CHARLOTTE, N.C. – Whenever they have a chance, Michigan State players go for the head.
It’s an easy reach, for one thing. And it’s rare that a single hair is out of place on that dome of Tom Izzo’s. After Sunday’s 60-54 win over Virginia to extend and further redefine their season, the Spartans had a moment joyous enough to do some mussing in their cramped Time Warner Cable Arena locker room.
“That’s what we do,” junior center Matt Costello said. “We love messing up his hair.”
By the time Izzo emerged from that locker room to start explaining how yet another of his teams won a game it wasn’t supposed to in the NCAA tournament, the hair was perfect again. It has grayed some and thinned quite a bit since the 60-year-old Izzo started this sprawling run 20 years ago. But it’s consistent, like his raspy voice and Upper Peninsula jokes and sideline glares — and like his program.
And that’s really what’s going on here.
Now that the No. 7 seed Spartans (25-11) have knocked out No. 2 seed and purported national title contender Virginia (30-4) to get to the East Regional semifinals, you’re going to hear two things often this week. One, a lot of people picking MSU to beat No. 3 seed Oklahoma (24-10) on Friday in Syracuse, N.Y., and the winner of No. 4 seed Louisville and No. 8 seed N.C. State on Sunday to reach Izzo’s seventh Final Four.
Two, the term “best coaching job.” Certainly, a glance at Izzo’s roster and the dramatic improvement of his team this season warrants the discussion. He’s got one McDonald’s All-American (senior Branden Dawson), his other senior star (Travis Trice) was brought in as a nice kid who could add some perimeter depth, and he has several other guys who were Plan B or so on the recruiting board.
Exactly three weeks ago, MSU was 19-10 and facing games against Purdue and Indiana that threatened to leave the Spartans squarely on the tournament bubble. Now this team looks like it can reach the Final Four, and belong in it.
Dawson has found a way to keep his fire burning and is one of the most difficult matchups in the tournament. Trice and Denzel Valentine are leading and doing everything on both ends. Every role player on this team has had important moments since that Purdue-Indiana week. The Spartans are playing team defense at an incredible level, without elite defenders all over the floor.
This team held it together when its late-game failures, mostly at the foul line, turned it into a bubble team. It just beat one of the best teams in the country in a virtual road game, with a defensive game plan devised and absorbed in a matter of hours.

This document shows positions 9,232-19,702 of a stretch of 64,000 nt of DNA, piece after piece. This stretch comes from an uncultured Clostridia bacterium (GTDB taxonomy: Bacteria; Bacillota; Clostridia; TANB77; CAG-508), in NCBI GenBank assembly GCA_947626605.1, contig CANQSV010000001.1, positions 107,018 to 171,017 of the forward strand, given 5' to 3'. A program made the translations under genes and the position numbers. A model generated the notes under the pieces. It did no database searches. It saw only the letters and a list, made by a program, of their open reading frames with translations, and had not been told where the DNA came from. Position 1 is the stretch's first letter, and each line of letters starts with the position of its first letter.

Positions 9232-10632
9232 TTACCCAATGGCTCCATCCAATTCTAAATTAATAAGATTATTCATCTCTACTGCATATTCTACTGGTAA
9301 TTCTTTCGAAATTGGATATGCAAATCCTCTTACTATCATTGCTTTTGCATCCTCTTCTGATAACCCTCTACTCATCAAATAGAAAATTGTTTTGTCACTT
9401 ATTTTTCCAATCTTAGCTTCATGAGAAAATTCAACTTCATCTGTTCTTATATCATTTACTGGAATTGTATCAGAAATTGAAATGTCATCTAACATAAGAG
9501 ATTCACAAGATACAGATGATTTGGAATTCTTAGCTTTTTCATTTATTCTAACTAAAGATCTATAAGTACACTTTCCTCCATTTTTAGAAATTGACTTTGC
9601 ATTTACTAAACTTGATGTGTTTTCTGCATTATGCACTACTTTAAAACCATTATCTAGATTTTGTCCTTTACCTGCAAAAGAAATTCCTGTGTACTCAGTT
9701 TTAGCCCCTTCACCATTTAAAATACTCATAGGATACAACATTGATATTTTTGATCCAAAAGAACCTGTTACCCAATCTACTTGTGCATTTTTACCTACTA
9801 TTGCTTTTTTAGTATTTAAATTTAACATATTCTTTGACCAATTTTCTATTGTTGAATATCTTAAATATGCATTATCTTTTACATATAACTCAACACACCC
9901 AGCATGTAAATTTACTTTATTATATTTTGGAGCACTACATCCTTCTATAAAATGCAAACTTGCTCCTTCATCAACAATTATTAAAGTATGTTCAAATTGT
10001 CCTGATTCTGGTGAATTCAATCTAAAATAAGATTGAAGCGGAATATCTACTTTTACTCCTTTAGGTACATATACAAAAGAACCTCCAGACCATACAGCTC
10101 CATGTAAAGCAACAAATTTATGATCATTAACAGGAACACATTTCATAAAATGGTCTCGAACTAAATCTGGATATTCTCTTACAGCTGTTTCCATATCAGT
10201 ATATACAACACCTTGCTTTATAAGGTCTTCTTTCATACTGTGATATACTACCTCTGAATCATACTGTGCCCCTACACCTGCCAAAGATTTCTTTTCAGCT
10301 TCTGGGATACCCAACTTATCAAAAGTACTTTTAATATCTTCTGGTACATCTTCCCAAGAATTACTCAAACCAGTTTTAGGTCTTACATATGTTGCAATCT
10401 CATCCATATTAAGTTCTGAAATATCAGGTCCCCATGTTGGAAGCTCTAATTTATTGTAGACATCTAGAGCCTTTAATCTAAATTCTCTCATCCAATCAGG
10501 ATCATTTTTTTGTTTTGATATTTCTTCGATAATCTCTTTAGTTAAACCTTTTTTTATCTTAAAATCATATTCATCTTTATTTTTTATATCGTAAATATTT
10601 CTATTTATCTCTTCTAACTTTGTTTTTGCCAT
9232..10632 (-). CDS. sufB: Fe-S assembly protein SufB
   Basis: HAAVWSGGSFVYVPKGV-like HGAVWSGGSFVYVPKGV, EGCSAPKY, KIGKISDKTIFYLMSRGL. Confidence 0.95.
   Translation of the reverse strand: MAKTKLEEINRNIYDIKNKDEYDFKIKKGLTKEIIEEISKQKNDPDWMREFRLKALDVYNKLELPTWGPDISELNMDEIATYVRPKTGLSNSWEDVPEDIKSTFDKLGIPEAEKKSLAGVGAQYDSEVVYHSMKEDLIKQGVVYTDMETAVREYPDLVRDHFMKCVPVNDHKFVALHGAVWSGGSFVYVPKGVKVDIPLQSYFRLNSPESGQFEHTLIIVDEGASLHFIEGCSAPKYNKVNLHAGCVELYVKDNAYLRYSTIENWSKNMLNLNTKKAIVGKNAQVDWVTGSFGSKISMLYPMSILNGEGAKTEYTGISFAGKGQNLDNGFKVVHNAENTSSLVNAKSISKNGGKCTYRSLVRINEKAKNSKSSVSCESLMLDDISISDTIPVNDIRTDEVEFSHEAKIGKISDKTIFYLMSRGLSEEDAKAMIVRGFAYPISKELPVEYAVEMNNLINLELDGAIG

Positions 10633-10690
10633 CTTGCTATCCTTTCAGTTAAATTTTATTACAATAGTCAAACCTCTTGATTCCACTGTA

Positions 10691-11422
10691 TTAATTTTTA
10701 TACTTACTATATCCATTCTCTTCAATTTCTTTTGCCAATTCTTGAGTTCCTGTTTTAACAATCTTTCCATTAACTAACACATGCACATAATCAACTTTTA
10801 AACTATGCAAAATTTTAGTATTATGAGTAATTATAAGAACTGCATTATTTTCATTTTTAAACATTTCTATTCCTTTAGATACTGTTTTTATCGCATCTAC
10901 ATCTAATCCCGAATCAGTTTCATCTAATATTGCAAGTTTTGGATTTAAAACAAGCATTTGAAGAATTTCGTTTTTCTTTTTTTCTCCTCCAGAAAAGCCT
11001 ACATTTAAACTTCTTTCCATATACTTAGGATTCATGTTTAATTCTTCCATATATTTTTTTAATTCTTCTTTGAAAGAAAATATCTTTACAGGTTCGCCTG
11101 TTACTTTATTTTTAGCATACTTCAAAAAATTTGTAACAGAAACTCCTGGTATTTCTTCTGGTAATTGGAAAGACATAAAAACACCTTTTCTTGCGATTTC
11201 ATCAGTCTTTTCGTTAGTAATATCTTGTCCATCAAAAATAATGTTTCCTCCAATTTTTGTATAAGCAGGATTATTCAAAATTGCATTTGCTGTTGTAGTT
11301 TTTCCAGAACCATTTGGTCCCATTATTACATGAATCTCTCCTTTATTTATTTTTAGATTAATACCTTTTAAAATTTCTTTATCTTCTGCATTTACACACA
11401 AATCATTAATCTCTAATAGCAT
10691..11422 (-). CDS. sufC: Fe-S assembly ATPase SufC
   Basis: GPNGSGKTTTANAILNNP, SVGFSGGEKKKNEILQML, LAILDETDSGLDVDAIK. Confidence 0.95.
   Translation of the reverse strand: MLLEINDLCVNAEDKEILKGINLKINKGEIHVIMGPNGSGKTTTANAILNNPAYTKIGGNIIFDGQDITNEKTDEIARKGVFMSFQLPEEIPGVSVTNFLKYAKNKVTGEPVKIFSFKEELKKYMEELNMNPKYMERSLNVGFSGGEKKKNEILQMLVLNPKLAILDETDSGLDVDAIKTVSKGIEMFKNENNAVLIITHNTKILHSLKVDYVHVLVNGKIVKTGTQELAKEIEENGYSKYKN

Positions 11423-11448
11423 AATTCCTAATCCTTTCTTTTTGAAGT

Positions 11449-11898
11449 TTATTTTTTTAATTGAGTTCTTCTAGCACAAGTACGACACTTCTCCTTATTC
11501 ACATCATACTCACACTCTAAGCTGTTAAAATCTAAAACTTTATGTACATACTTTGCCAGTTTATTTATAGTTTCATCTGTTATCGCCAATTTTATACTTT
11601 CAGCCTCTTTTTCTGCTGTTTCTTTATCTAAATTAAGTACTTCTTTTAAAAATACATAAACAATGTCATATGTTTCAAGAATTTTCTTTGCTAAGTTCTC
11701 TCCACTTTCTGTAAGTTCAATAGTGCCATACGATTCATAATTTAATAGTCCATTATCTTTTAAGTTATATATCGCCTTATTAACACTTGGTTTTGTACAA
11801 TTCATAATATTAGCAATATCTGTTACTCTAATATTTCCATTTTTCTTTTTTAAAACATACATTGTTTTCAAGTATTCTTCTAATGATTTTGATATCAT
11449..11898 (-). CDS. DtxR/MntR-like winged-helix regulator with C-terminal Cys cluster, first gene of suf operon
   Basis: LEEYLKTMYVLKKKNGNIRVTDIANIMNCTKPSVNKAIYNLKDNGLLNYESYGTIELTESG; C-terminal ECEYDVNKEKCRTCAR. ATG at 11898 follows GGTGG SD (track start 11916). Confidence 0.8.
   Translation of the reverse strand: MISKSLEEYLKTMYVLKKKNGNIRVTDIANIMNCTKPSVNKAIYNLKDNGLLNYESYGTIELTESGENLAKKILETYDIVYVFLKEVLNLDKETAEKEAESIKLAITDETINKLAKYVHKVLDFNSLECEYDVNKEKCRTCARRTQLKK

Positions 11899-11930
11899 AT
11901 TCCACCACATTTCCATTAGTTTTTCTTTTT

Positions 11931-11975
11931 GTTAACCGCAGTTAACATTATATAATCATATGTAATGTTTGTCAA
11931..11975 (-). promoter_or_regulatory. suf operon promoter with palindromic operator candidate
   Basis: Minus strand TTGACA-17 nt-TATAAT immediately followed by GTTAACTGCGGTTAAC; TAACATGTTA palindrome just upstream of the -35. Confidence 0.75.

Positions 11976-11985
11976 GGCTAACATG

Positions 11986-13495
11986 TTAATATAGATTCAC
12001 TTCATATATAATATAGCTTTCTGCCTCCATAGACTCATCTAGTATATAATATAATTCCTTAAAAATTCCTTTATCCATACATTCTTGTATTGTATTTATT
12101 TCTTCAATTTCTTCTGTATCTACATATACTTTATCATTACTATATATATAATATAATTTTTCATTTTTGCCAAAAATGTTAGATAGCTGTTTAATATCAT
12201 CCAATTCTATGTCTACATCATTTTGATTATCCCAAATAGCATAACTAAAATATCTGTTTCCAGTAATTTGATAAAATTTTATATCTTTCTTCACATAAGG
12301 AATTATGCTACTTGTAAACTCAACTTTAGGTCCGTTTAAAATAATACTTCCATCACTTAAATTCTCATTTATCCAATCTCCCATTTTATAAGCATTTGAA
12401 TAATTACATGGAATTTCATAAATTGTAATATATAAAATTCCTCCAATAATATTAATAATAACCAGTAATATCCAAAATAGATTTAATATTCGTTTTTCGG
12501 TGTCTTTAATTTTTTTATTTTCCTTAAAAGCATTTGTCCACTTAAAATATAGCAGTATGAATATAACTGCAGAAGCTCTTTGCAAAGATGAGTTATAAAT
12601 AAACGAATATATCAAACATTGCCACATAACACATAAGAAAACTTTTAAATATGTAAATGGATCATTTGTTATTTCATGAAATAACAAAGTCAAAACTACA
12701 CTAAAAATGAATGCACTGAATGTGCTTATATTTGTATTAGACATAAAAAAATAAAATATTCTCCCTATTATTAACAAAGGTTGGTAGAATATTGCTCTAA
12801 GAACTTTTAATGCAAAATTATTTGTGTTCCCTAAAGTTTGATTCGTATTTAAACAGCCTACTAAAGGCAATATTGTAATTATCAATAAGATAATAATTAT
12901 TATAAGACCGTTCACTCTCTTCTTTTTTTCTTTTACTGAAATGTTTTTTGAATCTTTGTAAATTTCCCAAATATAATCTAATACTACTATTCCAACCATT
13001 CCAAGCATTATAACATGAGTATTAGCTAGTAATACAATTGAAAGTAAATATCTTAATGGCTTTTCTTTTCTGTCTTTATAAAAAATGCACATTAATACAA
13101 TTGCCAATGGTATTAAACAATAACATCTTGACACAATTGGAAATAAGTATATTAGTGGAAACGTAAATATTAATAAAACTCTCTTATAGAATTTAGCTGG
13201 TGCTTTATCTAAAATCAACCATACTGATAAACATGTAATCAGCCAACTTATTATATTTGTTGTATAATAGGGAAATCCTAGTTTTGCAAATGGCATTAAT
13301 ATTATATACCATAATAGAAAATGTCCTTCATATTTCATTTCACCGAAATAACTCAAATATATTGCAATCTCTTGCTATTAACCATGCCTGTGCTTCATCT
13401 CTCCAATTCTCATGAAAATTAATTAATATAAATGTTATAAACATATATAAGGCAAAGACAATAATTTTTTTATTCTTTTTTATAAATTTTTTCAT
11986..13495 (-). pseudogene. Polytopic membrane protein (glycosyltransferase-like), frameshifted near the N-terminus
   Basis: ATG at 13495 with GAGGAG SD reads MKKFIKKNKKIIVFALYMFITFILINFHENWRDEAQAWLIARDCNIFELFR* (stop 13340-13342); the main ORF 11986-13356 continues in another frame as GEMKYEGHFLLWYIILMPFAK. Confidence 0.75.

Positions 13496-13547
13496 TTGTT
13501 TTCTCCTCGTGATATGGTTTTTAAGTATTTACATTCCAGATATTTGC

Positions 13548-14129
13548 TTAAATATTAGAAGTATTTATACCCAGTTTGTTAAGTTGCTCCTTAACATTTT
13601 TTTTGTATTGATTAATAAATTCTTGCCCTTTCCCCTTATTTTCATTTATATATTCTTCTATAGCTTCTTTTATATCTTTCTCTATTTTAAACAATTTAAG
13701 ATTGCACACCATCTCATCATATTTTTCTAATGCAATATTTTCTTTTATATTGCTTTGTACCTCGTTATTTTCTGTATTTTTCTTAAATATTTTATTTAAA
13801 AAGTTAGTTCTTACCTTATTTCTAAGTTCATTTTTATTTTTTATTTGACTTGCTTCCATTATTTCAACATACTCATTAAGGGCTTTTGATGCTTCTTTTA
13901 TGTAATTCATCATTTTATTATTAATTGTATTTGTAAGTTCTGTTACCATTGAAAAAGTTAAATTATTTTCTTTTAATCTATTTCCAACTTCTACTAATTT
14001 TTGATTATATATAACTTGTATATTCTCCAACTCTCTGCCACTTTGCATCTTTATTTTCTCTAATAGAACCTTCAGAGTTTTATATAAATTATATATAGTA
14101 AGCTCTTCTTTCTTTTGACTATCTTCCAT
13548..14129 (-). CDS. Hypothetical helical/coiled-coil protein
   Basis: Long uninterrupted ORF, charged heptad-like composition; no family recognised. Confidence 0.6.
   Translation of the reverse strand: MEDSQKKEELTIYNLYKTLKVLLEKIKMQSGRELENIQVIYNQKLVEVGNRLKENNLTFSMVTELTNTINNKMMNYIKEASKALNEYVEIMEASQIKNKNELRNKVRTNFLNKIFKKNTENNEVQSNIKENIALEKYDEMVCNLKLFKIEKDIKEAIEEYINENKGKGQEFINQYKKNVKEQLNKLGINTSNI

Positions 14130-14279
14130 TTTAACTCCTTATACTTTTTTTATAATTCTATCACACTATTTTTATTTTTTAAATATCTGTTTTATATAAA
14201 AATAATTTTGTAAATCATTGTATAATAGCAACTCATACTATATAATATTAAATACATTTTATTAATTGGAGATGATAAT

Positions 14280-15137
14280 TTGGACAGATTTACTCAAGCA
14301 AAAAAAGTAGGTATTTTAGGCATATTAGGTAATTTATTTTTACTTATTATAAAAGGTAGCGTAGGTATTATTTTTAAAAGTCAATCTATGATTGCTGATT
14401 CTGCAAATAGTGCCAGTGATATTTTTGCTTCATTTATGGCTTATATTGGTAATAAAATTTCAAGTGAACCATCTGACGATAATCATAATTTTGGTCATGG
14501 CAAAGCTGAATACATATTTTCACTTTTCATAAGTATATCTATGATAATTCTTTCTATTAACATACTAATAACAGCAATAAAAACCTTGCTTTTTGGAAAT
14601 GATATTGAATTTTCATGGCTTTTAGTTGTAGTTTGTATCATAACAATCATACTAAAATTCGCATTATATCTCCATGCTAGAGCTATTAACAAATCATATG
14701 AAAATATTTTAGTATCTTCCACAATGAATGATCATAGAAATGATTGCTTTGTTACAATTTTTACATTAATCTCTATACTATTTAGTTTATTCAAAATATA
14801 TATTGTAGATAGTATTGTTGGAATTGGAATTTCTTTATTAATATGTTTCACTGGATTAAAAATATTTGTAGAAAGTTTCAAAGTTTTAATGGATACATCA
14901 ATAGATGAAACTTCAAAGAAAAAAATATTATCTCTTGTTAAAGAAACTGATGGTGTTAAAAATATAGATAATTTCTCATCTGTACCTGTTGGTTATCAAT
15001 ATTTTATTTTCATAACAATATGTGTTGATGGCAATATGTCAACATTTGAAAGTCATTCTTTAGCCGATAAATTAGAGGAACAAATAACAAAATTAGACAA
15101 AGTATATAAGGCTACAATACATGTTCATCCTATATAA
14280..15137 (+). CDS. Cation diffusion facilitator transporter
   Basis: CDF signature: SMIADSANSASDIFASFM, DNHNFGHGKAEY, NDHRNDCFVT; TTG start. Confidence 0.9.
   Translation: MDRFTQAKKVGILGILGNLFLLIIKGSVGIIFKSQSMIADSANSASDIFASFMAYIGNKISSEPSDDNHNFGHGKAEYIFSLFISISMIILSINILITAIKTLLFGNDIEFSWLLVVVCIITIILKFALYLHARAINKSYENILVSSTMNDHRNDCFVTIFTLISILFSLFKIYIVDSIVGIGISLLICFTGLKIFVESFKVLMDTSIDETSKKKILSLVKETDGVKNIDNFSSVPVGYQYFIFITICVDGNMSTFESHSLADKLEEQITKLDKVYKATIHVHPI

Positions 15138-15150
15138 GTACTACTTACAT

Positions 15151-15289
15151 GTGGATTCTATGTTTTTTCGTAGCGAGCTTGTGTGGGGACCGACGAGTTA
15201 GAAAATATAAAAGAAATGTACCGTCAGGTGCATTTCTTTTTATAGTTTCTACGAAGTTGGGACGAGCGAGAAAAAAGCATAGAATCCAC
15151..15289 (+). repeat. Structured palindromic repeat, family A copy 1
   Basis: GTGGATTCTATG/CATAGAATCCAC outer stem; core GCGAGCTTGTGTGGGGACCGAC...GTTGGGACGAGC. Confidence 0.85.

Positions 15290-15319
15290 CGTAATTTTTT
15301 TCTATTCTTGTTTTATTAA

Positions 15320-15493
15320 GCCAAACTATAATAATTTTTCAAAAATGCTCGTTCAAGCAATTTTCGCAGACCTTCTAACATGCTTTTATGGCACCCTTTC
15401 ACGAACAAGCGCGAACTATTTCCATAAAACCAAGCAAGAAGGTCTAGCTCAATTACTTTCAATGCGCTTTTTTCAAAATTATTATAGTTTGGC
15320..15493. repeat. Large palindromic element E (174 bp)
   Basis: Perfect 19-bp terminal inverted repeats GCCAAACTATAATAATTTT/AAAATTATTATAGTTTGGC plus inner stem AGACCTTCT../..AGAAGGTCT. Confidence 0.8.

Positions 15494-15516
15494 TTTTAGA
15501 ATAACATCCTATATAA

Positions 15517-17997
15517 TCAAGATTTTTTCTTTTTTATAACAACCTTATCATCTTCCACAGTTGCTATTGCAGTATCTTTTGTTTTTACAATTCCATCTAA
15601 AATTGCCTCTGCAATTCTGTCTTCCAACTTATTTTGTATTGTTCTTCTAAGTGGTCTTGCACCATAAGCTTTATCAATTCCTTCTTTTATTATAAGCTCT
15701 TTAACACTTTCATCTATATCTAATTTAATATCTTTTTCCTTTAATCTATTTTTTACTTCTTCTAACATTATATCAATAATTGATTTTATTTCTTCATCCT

So yeah, that’s some coaching. But Izzo’s best? Is it better than 2010, when he lost Kalin Lucas early in the tournament and got to the Final Four with a team that was much less unified than this one?
Or 2007, when Drew Neitzel and the Neitzelettes scratched into the tournament and gave No. 1 seed North Carolina a scare in Winston-Salem, N.C.?
Or how about handling the monstrous expectations of winning it all entering the 1999-2000 season, and then doing it? You can define great coaching in a lot of ways. But the answer here is simple: It’s the same coaching job.
Izzo is going to push and demand more than most of his peers attempt, yet he’ll keep his guys playing for him. He’s going to be seen by his recruiting targets more than most of the other head coaches in pursuit, and if he loses out on a stud he’ll find someone who wants to be at MSU. And he’ll push that one to be great. He’ll scout opponents like this is football.
His defense will look shaky in November. His offense will look muddling in January. His fans will send out tearful Internet apologies to him in March when both are viciously efficient — an outcome that isn’t possible without the process.
“Consistency,” Izzo said in the concourse Sunday afternoon, after his 11th NCAA win as a lower seed in his 18th straight tournament, “is what we’re all looking for.”
Rosters, staffs, circumstances, hair products and bracket pairings change. As long as Izzo’s running things, MSU basketball won’t.